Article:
Such meetings were conducted to give the dealers the opportunity to learn about IH's computer requirements and learn about the manner in which the dealers would be able to communicate with IH through ADP systems.

Defendant Farrell had been an IH dealer since 1962. Farrell also attended the roll-out meeting sponsored by IH and ADP on October 9, 1984. On January 31, 1985, IH sold its agricultural equipment business to Case. Following a brief transition period which ended in late spring of 1985, IH had no further involvement with its former agricultural dealers, including Boerboom and Farrell, regarding any matters, including those relating to communication and computer services. On May 9, 1985, approximately three months after becoming a Case dealer, Farrell signed an ADP software license agreement and an ADP equipment purchase agreement. In August 1985, the purchase agreement was modified when Farrell signed an agreement to lease rather than buy the equipment. In that contract, Farrell leased a Series 2000 Model 2015 computer system. Steve Farrell, primary operating officer of Farrell, testified that Farrell looked at four or five vendors, narrowed its choice to either ADP or Farm Equipment Association and eventually chose an ADP system. Neither IH nor Case received a royalty payment as a result of this transaction.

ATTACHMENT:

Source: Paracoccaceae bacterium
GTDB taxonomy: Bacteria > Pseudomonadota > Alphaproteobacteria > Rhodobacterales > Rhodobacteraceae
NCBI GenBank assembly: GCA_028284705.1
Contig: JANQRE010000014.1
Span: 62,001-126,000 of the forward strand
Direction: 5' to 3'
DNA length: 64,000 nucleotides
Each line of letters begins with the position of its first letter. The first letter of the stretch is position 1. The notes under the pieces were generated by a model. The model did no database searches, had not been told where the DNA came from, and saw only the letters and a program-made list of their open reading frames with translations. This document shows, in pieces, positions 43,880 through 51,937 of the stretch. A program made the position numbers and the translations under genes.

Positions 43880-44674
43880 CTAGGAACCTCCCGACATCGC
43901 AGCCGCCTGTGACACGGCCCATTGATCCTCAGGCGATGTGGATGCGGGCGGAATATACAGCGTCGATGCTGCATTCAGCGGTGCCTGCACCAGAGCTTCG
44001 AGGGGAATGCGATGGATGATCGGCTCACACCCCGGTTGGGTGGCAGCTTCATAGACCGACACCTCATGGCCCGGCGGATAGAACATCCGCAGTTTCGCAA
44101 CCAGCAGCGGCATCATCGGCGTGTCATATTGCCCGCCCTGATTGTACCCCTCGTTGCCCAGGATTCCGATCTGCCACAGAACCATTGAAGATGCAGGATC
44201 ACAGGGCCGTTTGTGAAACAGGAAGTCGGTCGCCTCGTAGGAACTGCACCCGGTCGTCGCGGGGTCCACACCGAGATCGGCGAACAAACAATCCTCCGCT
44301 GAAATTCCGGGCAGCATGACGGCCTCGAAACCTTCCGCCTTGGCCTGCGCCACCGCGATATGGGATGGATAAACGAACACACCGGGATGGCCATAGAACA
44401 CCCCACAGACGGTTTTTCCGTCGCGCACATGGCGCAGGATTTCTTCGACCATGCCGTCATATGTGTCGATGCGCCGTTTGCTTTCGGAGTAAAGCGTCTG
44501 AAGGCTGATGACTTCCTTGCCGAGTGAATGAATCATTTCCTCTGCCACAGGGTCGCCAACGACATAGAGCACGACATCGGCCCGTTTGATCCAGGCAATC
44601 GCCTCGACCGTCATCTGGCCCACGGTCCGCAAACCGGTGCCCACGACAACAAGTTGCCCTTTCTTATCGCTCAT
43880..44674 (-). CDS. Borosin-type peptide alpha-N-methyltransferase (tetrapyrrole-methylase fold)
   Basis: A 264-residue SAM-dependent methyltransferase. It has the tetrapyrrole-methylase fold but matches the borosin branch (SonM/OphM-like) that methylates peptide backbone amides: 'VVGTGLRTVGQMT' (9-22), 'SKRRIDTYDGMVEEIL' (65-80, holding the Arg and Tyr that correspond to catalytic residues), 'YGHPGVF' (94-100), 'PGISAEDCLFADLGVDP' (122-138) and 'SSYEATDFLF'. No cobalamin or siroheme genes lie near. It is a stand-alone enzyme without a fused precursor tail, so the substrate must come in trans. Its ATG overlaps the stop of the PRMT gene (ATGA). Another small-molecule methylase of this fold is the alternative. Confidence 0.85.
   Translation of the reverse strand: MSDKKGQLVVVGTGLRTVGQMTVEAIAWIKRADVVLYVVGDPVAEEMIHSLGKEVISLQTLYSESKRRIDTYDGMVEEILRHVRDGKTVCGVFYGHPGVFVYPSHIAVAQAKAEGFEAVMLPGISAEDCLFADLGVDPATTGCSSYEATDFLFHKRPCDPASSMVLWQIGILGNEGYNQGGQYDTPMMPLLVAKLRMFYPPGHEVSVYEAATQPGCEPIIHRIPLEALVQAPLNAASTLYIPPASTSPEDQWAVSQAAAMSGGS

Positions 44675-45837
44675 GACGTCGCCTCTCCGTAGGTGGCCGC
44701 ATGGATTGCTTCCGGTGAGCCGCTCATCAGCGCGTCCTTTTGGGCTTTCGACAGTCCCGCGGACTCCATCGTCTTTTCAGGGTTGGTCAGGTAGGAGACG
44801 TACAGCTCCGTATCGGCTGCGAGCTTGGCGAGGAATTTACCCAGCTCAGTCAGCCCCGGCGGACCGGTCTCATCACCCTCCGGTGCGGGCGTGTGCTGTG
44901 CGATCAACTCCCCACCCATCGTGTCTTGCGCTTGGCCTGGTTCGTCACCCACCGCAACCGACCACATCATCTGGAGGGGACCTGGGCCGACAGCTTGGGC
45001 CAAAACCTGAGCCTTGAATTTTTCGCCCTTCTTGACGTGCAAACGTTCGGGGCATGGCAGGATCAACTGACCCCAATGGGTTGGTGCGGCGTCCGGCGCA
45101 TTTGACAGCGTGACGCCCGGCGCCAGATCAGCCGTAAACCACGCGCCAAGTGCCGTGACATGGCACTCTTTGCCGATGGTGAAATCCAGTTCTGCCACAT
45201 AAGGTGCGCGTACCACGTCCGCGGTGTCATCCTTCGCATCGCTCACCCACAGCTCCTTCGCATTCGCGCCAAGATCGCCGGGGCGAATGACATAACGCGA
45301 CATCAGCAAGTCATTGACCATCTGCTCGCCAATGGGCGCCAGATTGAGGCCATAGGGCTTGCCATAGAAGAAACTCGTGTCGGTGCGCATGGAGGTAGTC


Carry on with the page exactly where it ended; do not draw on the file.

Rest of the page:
The relationship between the defendants, and ADP and ACTL is governed by three contracts: the purchase and maintenance agreement and the software license agreement with ADP, and the equipment lease agreement with ACTL. Under the purchase and maintenance agreement and the software license agreement, Boerboom and Farrell each agreed to purchase computer hardware from ADP, to pay ADP a monthly fee for maintenance and support of the computer hardware and to license several software applications from ADP. Both Boerboom and Farrell decided to exercise their options to lease their computer hardware from ACTL. Their decision to lease the computer hardware canceled that part of the purchase and maintenance agreements concerning the direct sale of the computer hardware but left the remaining provisions of the agreements in force. Boerboom and Farrell both entered into an equipment lease agreement with ACTL which provided for a seven-year term of monthly lease payments to ACTL. Neither IH nor Case is a party to the contracts between the defendants and ADP and ACTL.